By Lauren Matthews Posted March 9, 2012, 12:00 PM EST
LOS ANGELES When botanical and event designer Krislyn Meyer-Komarov closed Krislyn Design Studio to focus exclusively on art direction and fine art commissions, Manuel Acosta and Heather Pando didn’t want to stop creating the studio’s signature sculptural, botanical objects and installations. So with Meyer-Komarov’s blessing, her protégé of nine years and creative director of seven years, respectively, launched Little World Design in June 2010.
Acosta and Pando similarly avoid using fresh flowers in favor of creating long-lasting custom decor pieces crafted from preserved natural materials, like branches, seed pods, feathers, moss, stones, linen, and even real butterfly wings. A twisted manzanita branch topped with blue feathers looks like a bonsai tree dreamed up by Dr. Seuss, while pieces of reclaimed wood blooming with hand-carved balsa wood flowers are like a Tim Burton creation: whimsical and slightly macabre. “We aim to blend the surreal with the natural,” says Pando, who describes their aesthetic as boundary-crossing and thought-provoking.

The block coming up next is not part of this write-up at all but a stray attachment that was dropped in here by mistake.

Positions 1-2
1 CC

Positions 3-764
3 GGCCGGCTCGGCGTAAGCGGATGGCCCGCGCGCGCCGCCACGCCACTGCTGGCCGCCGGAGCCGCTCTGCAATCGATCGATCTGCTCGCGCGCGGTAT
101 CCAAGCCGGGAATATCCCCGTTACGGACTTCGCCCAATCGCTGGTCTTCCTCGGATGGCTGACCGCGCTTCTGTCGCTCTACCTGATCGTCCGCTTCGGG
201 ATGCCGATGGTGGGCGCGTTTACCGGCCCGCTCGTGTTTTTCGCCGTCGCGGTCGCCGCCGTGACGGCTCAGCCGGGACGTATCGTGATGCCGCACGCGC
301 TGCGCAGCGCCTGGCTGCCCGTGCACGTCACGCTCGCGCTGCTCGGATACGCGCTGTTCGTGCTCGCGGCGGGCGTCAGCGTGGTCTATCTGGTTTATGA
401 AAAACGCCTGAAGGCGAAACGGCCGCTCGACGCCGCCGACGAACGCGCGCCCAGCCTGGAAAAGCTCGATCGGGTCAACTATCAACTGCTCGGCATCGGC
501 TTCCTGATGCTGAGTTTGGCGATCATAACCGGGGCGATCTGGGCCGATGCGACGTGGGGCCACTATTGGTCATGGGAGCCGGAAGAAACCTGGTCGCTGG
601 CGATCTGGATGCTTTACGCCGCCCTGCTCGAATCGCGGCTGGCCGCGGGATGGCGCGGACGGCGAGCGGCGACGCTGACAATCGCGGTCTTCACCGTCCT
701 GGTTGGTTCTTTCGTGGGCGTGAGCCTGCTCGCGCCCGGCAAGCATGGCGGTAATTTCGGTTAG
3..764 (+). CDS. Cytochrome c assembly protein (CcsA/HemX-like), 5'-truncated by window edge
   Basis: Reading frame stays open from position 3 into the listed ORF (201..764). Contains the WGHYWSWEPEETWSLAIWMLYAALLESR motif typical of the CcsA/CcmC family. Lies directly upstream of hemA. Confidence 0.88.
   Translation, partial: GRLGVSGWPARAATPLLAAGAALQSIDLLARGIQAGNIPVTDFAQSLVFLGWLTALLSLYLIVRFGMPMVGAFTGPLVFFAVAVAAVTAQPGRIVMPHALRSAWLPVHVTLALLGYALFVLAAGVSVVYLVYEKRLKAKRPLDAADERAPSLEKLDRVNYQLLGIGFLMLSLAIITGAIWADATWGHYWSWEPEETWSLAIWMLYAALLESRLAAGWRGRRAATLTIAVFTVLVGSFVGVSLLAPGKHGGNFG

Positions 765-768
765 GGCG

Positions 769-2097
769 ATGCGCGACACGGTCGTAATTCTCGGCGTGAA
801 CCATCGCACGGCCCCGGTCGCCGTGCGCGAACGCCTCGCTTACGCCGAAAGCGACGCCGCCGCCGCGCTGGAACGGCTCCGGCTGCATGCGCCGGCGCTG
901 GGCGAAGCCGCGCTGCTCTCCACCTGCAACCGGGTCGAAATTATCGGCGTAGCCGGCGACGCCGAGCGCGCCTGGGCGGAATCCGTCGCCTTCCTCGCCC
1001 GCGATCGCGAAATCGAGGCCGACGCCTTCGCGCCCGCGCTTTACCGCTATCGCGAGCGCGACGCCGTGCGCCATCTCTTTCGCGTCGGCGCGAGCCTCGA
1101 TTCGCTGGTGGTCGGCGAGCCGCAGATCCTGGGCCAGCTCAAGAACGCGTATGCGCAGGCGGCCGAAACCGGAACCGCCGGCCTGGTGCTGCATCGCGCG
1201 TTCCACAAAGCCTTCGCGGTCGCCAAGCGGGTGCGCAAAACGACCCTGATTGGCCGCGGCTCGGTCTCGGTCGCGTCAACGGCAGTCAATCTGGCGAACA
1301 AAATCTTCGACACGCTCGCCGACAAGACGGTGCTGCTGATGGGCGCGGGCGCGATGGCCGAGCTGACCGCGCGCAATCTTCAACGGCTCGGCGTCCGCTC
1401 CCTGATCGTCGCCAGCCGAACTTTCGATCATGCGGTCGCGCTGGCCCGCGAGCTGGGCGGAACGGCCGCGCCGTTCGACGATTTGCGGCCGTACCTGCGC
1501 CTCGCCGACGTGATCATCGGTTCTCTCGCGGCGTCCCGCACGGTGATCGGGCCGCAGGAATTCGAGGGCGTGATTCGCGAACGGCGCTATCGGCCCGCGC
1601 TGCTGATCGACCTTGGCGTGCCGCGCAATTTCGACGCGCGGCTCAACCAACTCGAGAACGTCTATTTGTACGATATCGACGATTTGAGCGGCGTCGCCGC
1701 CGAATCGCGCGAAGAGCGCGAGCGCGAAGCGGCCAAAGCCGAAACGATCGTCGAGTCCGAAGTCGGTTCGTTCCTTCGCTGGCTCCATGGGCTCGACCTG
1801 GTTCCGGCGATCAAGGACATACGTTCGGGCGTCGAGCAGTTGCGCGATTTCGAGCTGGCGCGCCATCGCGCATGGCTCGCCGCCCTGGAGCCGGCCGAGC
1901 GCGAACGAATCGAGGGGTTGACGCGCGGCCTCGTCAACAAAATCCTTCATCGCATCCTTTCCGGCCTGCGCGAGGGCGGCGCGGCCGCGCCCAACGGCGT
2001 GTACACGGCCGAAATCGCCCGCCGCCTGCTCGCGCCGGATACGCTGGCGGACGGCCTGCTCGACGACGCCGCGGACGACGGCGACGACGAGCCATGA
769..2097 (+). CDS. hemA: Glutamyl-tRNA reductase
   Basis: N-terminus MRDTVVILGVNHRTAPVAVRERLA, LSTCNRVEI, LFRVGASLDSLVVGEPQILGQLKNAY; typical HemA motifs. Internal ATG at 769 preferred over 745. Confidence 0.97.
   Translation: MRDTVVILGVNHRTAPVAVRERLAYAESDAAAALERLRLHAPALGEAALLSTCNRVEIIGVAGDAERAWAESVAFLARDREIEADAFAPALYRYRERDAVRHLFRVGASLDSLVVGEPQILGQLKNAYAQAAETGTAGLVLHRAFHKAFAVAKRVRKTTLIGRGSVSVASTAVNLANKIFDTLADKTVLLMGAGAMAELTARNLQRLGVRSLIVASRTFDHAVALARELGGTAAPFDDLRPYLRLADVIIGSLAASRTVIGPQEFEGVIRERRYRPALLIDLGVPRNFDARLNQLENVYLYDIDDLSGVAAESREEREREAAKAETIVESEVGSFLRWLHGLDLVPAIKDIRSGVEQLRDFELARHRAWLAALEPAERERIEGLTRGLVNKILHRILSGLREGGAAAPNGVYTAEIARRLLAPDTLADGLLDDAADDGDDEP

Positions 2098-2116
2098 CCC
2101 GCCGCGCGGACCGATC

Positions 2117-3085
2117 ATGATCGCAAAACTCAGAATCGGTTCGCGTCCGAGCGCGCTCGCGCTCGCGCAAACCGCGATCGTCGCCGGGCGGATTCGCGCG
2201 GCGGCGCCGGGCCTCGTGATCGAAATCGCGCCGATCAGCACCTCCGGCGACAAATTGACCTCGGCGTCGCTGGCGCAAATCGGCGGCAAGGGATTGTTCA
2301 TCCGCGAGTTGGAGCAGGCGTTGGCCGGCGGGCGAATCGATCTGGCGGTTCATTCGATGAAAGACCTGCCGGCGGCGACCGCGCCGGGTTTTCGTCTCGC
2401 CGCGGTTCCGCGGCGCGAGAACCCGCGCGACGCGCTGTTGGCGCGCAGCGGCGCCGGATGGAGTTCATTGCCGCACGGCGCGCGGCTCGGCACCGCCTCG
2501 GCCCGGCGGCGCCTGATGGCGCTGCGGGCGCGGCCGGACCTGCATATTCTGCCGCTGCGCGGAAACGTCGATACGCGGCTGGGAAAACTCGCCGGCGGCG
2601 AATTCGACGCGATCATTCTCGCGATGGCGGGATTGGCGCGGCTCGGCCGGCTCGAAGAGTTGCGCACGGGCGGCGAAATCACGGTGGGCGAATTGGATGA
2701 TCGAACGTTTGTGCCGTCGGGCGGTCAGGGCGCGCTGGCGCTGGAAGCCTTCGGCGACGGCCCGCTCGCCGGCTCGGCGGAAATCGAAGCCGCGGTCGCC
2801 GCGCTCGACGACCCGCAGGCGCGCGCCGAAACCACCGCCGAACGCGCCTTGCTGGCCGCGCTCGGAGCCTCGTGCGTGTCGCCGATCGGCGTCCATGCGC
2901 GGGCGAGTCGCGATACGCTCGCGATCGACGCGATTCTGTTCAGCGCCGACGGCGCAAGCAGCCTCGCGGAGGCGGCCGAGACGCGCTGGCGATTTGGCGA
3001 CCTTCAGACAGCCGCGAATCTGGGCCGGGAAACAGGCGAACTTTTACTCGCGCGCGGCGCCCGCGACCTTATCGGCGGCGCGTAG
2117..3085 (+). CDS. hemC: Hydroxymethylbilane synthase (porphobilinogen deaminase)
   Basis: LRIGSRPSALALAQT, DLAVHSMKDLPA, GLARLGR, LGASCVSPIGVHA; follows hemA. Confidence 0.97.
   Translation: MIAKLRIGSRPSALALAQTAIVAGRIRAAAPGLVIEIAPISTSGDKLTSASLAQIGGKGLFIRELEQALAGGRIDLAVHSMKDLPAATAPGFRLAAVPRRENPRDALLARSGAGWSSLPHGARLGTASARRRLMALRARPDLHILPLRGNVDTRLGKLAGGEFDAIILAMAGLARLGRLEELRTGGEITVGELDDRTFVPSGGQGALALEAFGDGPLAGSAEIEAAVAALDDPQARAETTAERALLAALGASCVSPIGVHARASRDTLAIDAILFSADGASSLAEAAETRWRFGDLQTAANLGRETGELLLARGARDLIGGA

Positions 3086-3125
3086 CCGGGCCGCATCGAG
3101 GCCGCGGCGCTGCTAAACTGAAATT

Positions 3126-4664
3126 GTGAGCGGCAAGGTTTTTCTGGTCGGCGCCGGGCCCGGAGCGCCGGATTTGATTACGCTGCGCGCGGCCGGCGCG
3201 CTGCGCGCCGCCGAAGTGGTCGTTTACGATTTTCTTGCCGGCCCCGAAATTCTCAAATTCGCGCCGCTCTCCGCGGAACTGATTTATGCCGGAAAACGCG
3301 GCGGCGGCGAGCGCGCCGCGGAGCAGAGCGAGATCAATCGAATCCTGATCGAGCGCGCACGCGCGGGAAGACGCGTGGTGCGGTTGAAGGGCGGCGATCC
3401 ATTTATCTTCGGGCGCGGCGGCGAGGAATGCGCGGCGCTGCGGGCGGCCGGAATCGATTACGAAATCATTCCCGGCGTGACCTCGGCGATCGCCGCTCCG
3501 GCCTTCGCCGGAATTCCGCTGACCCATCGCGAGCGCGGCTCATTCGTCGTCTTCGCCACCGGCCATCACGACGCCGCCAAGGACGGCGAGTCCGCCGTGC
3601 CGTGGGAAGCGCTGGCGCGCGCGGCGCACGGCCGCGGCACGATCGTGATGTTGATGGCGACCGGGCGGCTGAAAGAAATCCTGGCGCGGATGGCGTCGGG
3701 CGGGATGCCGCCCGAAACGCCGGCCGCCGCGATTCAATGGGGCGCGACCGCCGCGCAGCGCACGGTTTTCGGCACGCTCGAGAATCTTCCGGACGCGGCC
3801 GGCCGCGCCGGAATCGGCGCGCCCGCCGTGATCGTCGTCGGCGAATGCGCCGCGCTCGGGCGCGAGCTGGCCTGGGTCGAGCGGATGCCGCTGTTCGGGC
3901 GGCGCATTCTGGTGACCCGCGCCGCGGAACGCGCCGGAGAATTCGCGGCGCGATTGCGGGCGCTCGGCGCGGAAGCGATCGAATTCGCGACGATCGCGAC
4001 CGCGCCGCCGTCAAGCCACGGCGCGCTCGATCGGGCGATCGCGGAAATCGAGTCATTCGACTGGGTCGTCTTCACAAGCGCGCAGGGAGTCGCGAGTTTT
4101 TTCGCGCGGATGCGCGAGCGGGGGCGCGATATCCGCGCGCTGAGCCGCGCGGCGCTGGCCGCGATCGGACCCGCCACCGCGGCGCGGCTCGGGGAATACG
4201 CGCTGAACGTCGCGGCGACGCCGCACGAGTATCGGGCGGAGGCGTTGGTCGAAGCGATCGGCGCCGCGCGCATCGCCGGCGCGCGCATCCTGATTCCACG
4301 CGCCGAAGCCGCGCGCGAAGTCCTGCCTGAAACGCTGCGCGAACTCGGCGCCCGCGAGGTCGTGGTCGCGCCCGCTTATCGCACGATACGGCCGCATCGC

Little World Design’s objets d’art can function as gift items or as centerpieces for social and corporate events. While the partners collaborate on the look of each design, Pando functions as the creative director, working with clients. Acosta focuses on creating and executing their work, which ranges from event decor to à la carte projects, like a recent installation of suspended bronze mica and painted rocks around an eight-foot tree at the Solair, a luxury condo on Wilshire Boulevard.
“For events, we usually make table arrangements or a big entryway piece—items that designers can pick up and move around,” Pando says. “We can also create larger scale permanent installations for venues or businesses.” Smaller tabletop tree sculptures can go for around $200, while a nine-foot installation could cost as much as $6,000. “Everything is custom made on a project-by-project basis, but we do have a few pieces in our studio that we could rent out to a client on a tight budget,” Pando says.